Silk Roadby Judy Bonavia
The early trade in silk was carried on against incredible odds by great caravans of merchants and animals traveling over some of the most inhospitable territory on the face of the earth, including searing, waterless deserts and snowbound mountain passes. Beginning at the magnificent ancient Chinese city of Chang'an (Xi'an), the route took traders westward along the… See more details below
The early trade in silk was carried on against incredible odds by great caravans of merchants and animals traveling over some of the most inhospitable territory on the face of the earth, including searing, waterless deserts and snowbound mountain passes. Beginning at the magnificent ancient Chinese city of Chang'an (Xi'an), the route took traders westward along the Hexi Corridor to the giant barrier of the Great Wall, then either north or south of the Taklamakan Desert to Kashgar before continuing on to India and Iran, or to the great cities of Constantinople, Damascus and Baghdad. For today's traveler, it is not only the weight of history that makes the Silk Road intriguing, but the incredible diversity of scenery and ethnic people along the way. This beautifully photographed and intelligent book is the authoritative guide to travel in the region. 93 color photographs and illustrations, 15 maps.
Sixth edition: revised and updated
Established companion guidebook for travelers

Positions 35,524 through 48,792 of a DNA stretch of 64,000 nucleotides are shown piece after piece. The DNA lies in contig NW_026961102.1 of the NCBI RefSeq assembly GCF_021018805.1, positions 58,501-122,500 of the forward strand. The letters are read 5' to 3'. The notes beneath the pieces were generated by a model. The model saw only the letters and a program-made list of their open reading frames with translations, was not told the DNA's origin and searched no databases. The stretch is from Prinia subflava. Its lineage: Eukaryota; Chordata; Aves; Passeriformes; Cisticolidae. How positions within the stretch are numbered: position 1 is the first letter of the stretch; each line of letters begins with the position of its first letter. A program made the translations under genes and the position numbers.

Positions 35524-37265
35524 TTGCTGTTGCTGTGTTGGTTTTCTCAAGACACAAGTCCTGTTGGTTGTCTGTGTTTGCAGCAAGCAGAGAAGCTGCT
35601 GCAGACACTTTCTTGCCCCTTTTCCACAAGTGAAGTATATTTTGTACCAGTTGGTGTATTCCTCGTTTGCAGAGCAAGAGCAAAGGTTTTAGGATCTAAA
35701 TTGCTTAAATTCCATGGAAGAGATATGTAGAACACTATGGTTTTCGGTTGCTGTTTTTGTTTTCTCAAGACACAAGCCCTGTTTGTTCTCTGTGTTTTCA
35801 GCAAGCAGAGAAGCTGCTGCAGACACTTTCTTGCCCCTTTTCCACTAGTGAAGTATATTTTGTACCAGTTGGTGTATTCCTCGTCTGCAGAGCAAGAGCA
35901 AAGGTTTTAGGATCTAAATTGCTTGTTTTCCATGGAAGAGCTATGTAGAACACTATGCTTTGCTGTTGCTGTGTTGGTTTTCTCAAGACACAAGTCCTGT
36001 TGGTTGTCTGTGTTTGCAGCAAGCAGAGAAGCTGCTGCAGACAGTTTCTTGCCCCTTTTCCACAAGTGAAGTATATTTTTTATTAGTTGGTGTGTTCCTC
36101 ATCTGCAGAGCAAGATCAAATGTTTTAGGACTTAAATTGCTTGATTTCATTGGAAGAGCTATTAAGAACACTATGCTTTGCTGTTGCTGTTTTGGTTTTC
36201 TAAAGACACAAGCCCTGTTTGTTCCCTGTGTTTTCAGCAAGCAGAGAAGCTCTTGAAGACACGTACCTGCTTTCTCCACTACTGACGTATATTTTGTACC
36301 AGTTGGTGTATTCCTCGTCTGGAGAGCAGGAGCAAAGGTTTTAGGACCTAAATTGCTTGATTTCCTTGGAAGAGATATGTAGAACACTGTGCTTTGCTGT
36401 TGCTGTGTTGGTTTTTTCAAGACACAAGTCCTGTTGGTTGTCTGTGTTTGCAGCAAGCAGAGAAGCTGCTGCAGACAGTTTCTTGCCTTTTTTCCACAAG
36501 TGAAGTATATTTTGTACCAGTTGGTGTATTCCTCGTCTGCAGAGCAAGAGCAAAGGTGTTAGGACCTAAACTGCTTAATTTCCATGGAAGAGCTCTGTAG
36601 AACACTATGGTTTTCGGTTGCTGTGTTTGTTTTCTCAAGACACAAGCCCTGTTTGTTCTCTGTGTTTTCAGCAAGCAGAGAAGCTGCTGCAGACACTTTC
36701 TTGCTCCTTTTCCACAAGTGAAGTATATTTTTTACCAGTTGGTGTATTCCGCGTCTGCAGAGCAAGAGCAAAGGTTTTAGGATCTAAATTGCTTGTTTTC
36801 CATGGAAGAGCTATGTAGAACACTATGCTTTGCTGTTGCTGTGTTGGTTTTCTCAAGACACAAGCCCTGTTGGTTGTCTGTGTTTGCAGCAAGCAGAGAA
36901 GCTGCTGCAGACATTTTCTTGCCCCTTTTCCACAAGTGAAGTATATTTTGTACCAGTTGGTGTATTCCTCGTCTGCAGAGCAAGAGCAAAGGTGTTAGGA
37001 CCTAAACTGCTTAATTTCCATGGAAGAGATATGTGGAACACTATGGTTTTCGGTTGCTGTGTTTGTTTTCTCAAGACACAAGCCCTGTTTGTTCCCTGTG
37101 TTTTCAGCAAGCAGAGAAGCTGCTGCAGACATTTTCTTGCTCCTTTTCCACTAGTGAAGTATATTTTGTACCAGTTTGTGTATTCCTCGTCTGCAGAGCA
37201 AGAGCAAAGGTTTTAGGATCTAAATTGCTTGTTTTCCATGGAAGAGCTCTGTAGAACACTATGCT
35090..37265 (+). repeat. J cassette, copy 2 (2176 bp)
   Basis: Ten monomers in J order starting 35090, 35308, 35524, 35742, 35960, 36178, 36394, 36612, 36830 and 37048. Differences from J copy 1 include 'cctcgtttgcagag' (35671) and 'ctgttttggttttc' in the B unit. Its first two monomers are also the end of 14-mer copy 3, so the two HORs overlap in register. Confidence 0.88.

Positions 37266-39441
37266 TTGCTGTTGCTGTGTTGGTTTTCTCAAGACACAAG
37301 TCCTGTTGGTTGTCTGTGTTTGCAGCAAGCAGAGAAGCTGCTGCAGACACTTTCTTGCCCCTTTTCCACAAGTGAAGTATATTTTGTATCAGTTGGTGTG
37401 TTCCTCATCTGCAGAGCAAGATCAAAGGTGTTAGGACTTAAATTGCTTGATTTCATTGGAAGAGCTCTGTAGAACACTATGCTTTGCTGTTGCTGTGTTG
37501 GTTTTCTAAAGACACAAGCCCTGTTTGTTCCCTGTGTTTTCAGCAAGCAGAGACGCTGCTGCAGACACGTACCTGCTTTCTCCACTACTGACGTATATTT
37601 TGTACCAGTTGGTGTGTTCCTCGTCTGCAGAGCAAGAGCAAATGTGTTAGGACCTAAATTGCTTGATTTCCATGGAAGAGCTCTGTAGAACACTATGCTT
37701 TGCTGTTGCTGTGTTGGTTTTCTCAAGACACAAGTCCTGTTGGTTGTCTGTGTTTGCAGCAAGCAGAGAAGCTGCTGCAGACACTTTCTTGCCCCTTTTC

Well-summarized history on the forging and development of the Silk Road
Impressions of the region's places, people and peculiarities
Fully revised, easy-to-follow maps
Latest practical information
Comprehensive list of recommended websites for further research and reading
Author Biography: Judy Bonavia was born in Perth, Western Australia. She spent some 30 years in Asia, living in Vietnam, Hong Kong and China, where she traveled extensively. Fluent in written and spoken Mandarin, she also authored the Odyssey Illustrated Guide to the Yangzi River. In the 1990s Judy was based in Argentina studying Andean culture while continuing to work on a book on the minority peoples of China. She is now resident in Zimbabwe. William Lindesay has spent nine years traveling and working in China. In 1987, he walked the entire length of the Great Wall, a journey of 2,470 km recounted in his book Alone on the Great Wall. He then turned his attention to retracing the Long March, recording his adventures in Marching with Mao: A Biographical Journey. Other works include Odyssey's The Great Wall: A Close-Up Guide and co-authorship of Terracotta Warriors: A Close-Up Guide. He and his wife, Wu Qi, a history graduate from Xi'an North West University, have revised Odyssey's guidebooks to Xi'an and China, as well as co-authoring Beijing.
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